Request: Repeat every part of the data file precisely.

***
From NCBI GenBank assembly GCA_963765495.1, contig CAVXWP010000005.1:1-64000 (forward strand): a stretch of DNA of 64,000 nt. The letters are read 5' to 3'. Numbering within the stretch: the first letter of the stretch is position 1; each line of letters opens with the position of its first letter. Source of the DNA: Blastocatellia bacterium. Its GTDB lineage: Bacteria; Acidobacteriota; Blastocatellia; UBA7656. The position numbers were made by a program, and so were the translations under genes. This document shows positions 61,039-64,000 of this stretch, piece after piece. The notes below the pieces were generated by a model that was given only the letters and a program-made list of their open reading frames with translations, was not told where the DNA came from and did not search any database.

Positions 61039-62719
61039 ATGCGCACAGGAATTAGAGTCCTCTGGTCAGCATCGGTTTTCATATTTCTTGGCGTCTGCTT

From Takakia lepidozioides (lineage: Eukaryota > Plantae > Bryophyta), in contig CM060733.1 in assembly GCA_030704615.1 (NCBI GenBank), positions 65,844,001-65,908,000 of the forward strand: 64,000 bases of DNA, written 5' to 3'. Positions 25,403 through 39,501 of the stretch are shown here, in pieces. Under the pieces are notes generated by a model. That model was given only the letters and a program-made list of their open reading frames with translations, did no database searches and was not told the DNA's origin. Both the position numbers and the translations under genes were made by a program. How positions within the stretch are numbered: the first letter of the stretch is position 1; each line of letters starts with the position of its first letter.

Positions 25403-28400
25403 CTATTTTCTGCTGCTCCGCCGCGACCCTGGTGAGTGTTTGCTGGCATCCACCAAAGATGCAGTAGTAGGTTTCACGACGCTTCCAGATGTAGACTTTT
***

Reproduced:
From NCBI GenBank assembly GCA_963765495.1, contig CAVXWP010000005.1:1-64000 (forward strand): a stretch of DNA of 64,000 nt. The letters are read 5' to 3'. Numbering within the stretch: the first letter of the stretch is position 1; each line of letters opens with the position of its first letter. Source of the DNA: Blastocatellia bacterium. Its GTDB lineage: Bacteria; Acidobacteriota; Blastocatellia; UBA7656. The position numbers were made by a program, and so were the translations under genes. This document shows positions 61,039-64,000 of this stretch, piece after piece. The notes below the pieces were generated by a model that was given only the letters and a program-made list of their open reading frames with translations, was not told where the DNA came from and did not search any database.

Positions 61039-62719
61039 ATGCGCACAGGAATTAGAGTCCTCTGGTCAGCATCGGTTTTCATATTTCTTGGCGTCTGCTT

From Takakia lepidozioides (lineage: Eukaryota > Plantae > Bryophyta), in contig CM060733.1 in assembly GCA_030704615.1 (NCBI GenBank), positions 65,844,001-65,908,000 of the forward strand: 64,000 bases of DNA, written 5' to 3'. Positions 25,403 through 39,501 of the stretch are shown here, in pieces. Under the pieces are notes generated by a model. That model was given only the letters and a program-made list of their open reading frames with translations, did no database searches and was not told the DNA's origin. Both the position numbers and the translations under genes were made by a program. How positions within the stretch are numbered: the first letter of the stretch is position 1; each line of letters starts with the position of its first letter.

Positions 25403-28400
25403 CTATTTTCTGCTGCTCCGCCGCGACCCTGGTGAGTGTTTGCTGGCATCCACCAAAGATGCAGTAGTAGGTTTCACGACGCTTCCAGATGTAGACTTTT